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How startups can future-proof for an uncertain present

“The UK has a thriving startup scene. It’s out of the bubble of Silicon Valley and that has allowed us to build and innovate a different approach. I think we have the opportunity to pave the road in Europe, here.”

Those are the words of Alex Kendall, chief executive of London-based driverless car firm Wayve, which last year secured $200 million in Series B funding to fuel its autonomous vehicle expansion.

Like many tech startups, Wayve faces the challenge of solving an existing problem — in its case autonomous cars — while simultaneously forecasting future evolution to create new ways of living and working in the world.

As the past few years have shown from the outbreak of COVID-19, the world is anything but predictable. Creating tech-specific solutions allows companies to pivot, innovate and ideate as things change and evolve.

But how have UK-based startups ‘future-proofed’ their business while in growth mode..? 

Notice the now; build for the future

“I think it’s all about making bets on where trends of large technology waves are going,” Kendall says. “We might be coming out of the mobile trend now and may be about to enter the next 10 years into the AR/VR trend. We’re now seeing the emergence of generative AI that’s going to change the way we think about knowledge and content, and then as we enter the trend of autonomy, this is going to come with the ability for us to really have a lot more leverage on our time and see embodied AI systems enhance our lives and interact with us and everything we do.”

In the self-driving seat with Wayve

AI continues to be one of the biggest selling points for venture capitalists looking to invest in Great Britain, as it continues to generate billions for the economy. The UK is already punching above its weight internationally and is ranked third in the world behind the USA and China in the list of top countries for artificial intelligence.

The UK’s AI research also has the third-highest rate of AI publication citations per capita globally. Meanwhile, the Alan Turing Institute is the UK’s National Centre for AI and Data Science, which has a partnership with 13 of the UK’s most internationally recognised universities carrying out research and development (R&D) in AI.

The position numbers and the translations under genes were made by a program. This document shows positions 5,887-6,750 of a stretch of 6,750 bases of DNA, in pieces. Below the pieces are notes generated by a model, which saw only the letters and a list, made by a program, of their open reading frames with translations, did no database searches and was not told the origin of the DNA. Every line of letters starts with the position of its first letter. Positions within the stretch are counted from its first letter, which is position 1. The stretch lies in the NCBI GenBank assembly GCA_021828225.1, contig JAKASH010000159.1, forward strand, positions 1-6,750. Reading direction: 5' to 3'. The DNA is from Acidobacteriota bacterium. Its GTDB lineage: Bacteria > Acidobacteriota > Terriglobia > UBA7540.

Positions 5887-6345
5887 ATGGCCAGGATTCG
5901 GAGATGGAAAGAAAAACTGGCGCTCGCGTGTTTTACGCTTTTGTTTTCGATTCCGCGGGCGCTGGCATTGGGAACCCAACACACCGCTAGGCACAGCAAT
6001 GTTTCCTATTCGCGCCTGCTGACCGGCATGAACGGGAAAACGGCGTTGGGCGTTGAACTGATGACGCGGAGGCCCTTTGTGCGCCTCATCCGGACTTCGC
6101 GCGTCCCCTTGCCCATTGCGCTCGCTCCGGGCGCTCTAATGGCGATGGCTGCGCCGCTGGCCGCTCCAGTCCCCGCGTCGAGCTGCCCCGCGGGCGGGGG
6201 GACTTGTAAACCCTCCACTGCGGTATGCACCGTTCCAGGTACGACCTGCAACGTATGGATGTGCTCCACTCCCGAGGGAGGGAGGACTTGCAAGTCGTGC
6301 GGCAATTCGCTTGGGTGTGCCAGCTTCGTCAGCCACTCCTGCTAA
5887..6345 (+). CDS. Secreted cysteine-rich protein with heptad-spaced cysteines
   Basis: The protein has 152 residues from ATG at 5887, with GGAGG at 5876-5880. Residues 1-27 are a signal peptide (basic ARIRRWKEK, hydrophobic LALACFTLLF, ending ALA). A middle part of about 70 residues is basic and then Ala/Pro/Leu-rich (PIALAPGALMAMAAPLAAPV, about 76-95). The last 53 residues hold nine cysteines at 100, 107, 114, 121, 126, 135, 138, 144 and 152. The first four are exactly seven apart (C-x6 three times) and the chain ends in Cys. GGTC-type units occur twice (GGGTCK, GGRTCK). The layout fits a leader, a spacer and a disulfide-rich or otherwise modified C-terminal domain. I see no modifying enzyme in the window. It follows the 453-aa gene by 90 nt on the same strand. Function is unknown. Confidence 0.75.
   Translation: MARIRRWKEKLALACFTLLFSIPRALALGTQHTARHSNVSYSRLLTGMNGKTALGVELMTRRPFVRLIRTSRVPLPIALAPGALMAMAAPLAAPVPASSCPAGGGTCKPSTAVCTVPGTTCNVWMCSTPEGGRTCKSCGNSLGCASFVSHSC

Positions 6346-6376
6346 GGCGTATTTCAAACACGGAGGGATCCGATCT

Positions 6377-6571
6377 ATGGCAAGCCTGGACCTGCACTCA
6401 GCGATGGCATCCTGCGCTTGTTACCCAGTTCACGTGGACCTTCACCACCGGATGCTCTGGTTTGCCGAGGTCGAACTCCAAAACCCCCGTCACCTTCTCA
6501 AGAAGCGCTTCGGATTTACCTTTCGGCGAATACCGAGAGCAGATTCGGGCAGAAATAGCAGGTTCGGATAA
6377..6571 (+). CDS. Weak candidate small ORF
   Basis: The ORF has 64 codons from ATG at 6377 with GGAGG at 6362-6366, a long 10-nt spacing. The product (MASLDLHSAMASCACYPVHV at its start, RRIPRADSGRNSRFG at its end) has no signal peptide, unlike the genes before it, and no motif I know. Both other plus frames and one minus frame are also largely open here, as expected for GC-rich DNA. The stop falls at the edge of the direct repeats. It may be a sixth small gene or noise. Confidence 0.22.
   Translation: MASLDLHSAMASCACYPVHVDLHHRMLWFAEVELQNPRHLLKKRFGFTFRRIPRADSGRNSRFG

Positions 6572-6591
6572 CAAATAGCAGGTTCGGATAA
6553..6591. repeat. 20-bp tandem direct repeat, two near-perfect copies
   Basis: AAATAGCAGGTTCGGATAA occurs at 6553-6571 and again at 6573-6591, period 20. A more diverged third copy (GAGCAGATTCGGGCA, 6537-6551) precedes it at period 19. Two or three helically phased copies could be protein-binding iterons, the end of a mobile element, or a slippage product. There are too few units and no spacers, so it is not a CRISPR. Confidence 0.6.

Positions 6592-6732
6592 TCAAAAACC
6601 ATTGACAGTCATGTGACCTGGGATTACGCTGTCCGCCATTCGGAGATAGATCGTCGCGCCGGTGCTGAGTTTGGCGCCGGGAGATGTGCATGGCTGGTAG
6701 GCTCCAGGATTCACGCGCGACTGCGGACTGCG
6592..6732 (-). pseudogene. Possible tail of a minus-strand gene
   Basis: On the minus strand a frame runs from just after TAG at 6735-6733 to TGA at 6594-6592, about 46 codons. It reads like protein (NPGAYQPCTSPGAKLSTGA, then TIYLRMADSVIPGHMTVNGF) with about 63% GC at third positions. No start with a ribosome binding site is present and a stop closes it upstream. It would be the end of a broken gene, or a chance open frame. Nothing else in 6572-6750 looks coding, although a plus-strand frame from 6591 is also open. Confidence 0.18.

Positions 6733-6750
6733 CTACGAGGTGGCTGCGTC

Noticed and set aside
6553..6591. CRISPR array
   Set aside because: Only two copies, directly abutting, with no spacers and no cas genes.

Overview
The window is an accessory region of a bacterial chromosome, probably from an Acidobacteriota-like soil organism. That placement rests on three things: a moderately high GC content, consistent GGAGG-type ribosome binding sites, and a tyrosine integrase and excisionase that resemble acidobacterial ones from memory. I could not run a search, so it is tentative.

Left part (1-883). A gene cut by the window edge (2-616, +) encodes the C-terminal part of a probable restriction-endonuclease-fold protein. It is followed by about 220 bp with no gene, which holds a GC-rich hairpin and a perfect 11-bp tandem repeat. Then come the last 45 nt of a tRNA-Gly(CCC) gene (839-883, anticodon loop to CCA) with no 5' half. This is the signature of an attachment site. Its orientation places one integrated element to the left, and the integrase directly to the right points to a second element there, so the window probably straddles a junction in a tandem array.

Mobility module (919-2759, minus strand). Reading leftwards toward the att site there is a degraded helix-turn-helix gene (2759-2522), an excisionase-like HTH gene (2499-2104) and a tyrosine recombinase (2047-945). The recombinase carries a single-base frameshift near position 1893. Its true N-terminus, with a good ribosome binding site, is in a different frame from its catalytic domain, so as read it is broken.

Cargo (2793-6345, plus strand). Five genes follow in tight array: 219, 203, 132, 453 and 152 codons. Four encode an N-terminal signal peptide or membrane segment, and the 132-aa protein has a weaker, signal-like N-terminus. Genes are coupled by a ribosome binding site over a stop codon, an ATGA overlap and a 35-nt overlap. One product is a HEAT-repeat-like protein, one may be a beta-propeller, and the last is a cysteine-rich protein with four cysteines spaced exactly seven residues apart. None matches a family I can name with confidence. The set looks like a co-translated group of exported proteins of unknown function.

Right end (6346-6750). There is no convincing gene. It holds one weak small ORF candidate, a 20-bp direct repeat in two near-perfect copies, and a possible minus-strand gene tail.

Making bets on the future can require two simultaneous work streams: One near-future goal of local adoption and one longer-term goal of global adoption, made possible through partnership. For example, Wayve began in London. “If you can teach a car to drive in London, you can drive anywhere in the world,” Kendall explains. “We certainly have the diversity of experience and challenges here to make sure we build a globally scalable product.”

The company has since “bet big” on a large-scale partnership with Microsoft to design the supercomputing infrastructure needed to accelerate deep learning for autonomous mobility.

“One of the best pieces of advice I received was that if you want to build the future, create what’s possible in five years, not what’s possible today,” Kendall says. “When I co-founded the business in 2017, we didn’t know how to build an AI-based system that can learn how to drive, that wasn’t possible, but the trends that we saw from cloud-computing, machine learning, computer vision, data, all of these factors were coming together in a way that we believed it would be possible in five years’ time to do this. And that’s exactly what happened. I think that’s really exciting.”

Wayve navigates inner city streets

A supportive regulatory atmosphere

The innovative spirit of the British economy has meant that tech companies tackle the challenge of an uncertain present and future head on, helped by strong R&D capabilities, and a number of policies and programs in place.

The UK Listings Review was created to enhance the UK’s attractiveness as an international destination for IPOs in a post-Brexit world. It improves the capital-raising process for firms looking to list in London while maintaining high standards of corporate governance, shareholder rights and transparency.

Other schemes from the UK government include the Future Fund and Help to Grow that supports UK-based companies with amounts ranging from £125,000 to £5 million, subject to at least equal match funding from private investors. Arising out of the pandemic, more than £1 billion has been invested into over 1,000 companies.

There are also programs that reward innovation. For example, The Regulatory Sandbox allows firms to test innovative propositions in the market with real consumers in a controlled environment. Founded in 2016, it gives the opportunity to find out whether a business model is attractive to consumers or how a particular technology works in the market.

These programs are available and, more importantly, accessible to startup founders. Some receive funding while still in university, where many startups have taken place.

Other tech startup founders have experienced the regulatory environment of the UK as a welcome sanctuary to grow, pivot and adapt as they test and scale their products. “We’ve seen regulators in the UK be proactive at allowing new technologies, and in fact, the adoption curves of new services are typically higher in the UK than most other developed markets,” notes Kendall. These regulations and policies are just one of the many reasons the UK continues to attract a diverse pool of investors, as well as growing mergers and acquisitions (M&A), startups and flotations on the London Stock Exchange.


From the UK’s Department for Business and Trade:

The UK’s Department for Business and Trade brings business and trade together into a single department, with all the levers to unleash the power of British businesses, reform regulation to reduce burdens and unlock Brexit freedoms.  Find out more.